Renovation will be library’s first since 1984

SALEM- Salem Public Library patrons can expect some big changes to the atrium, entranceway and children’s department this spring as the building expands for the first time since 1984.

“We’re trying to maximize the space for the public,” Library Director Brad Stephens said.

Once the ground thaws adequately this spring, he said the project will begin. Construction is expected to take four months, with the library remaining open and some of the work done during off hours to have as little impact on the public as possible.

At some point, they’ll move the children’s department into the Quaker meeting room, since a lot of the work will be concentrated in the children’s area.

“‘We’re not building a massive new building – we can move the wall out 4 feet and gain over 1,000 square feet of usable floor space for the public,” Stephens said.

The wall is located on the south side of the building covered in glass on both levels with an open atrium between the two floors. The atrium will be closed off as a means to increase the floor space on both levels and provide more noise control.

In the lobby area at the east entrance, plans call for improved lighting, installation of lobby seating and replacement of the exterior lobby doors with automatic entrance doors to improve accessibility. A glass wall will be installed from floor to ceiling, extending to the upper level, to create a vestibule, with sliding glass doors to enter. Stephens said that will improve the efficiency of the heating and cooling systems and help to better control noise levels throughout the building.

The bulk of the work will be in the children’s area where he said they’ll be “replacing the carpet and lighting, adding lots of new technology, rearranging the department layout to be more efficient, converting two small bathrooms into one larger family bathroom, adding a study room, and more than doubling the size of our early literacy area.”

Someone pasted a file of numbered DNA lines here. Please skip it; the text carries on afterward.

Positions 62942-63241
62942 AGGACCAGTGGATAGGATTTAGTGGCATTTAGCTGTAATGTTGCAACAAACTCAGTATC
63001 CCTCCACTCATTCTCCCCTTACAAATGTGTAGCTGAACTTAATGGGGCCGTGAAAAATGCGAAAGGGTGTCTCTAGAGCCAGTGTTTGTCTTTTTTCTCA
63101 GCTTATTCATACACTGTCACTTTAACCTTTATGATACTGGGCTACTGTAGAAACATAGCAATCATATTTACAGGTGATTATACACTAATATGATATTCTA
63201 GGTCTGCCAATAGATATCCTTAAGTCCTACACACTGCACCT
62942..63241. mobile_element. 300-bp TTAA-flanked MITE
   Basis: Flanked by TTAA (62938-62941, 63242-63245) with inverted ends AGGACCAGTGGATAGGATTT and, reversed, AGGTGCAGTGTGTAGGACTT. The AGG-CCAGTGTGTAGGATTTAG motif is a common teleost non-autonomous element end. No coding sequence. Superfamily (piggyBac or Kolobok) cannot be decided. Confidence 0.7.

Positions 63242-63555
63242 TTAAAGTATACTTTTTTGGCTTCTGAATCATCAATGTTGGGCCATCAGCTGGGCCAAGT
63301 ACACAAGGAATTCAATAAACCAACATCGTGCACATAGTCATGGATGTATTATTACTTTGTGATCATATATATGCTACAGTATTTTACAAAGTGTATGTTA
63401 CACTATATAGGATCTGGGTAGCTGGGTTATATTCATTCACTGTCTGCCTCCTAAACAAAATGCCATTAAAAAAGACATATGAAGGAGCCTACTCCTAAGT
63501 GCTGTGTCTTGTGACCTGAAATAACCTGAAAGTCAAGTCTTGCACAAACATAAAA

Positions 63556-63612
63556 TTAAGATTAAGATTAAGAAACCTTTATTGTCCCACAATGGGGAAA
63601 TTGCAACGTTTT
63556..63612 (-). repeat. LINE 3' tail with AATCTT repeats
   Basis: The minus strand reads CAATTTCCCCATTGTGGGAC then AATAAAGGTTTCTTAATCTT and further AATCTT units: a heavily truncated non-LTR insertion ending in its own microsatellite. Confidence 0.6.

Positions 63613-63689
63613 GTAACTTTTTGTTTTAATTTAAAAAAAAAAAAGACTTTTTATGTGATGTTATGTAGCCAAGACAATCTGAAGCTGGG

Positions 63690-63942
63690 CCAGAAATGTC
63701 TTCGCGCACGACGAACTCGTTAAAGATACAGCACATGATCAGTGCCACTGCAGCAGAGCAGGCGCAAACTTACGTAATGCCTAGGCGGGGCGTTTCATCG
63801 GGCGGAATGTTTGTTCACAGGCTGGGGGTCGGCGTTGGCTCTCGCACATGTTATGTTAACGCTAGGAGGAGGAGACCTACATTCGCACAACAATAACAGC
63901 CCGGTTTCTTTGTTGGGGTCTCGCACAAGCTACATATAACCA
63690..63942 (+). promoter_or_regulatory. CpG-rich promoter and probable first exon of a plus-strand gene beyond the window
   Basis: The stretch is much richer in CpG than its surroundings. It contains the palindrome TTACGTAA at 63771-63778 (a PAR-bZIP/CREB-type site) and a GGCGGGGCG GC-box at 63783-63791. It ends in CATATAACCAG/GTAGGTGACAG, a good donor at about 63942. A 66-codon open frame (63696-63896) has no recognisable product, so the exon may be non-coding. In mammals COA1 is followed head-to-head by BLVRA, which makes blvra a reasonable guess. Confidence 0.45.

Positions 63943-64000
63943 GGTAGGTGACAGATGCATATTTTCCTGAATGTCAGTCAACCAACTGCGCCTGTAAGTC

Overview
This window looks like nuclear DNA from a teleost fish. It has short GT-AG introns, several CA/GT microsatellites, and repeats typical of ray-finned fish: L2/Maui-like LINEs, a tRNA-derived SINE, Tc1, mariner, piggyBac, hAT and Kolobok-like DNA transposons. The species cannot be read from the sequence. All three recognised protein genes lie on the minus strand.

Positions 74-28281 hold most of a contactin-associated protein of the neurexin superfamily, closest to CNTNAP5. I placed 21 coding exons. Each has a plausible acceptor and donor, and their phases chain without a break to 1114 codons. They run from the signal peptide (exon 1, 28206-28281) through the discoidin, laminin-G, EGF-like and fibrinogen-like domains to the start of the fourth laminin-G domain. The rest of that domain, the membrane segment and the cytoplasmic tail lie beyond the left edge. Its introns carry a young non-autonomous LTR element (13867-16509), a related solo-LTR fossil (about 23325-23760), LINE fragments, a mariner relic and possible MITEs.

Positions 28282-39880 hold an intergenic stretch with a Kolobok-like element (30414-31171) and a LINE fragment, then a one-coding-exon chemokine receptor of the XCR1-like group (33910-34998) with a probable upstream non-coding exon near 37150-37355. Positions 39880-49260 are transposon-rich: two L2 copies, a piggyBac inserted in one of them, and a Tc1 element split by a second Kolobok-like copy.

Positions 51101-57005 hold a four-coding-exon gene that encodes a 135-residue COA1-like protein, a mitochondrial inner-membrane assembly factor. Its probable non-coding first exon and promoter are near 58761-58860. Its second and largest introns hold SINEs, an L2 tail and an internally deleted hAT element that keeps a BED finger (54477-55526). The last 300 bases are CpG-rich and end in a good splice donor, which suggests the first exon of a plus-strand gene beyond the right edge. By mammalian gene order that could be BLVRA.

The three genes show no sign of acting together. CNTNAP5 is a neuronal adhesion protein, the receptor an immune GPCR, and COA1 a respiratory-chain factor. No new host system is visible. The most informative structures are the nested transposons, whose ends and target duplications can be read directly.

The library received a $10,000 grant from the Salem Community Foundation to add two more early literacy work stations, purchase four iPads and add a large screen television to project images from the iPads, all to benefit the library’s younger users.

Stephens said it’s important for the children to have exposure to reading and literacy, with the early literacy work stations focused on toddlers and children in kindergarten and first grade. The area for the older children, grades second through sixth, will be redesigned with the technology in mind and make materials more accessible.

On the upper level, the floor space will be increased by closing the atrium, but plans still call for lots of glass to let in the sun.

“We’re still going to have lots of that natural light, but we’re going to be able to do it in a much more efficient way,” he said.

The project has been in the planning stages for a year. The existing Carnegie library was built in 1905 and first expanded in 1933, with a major expansion in 1984. He said some internal design work has been done since then to create the non-print and young adult spaces, but there have been no major renovations.

“Our mission to educate, inform and inspire our community is at the core of what we do and in large part, that’s why the updates we’re making are so necessary,” he said.

By investing in the facility, they’ll be able to continue meeting the changing needs of the public. This project will allow the library to use the space more efficiently and modernize it so it’s ready for the next 100 years, Stephens said.

HBM Architects of Cleveland designed the expansion project. J. Herbert Construction of Salem is the general contractor. The estimated cost of the project is $480,000, paid for with money set aside for building maintenance and upkeep and capital improvements. Information about the project can be found on the library’s web site.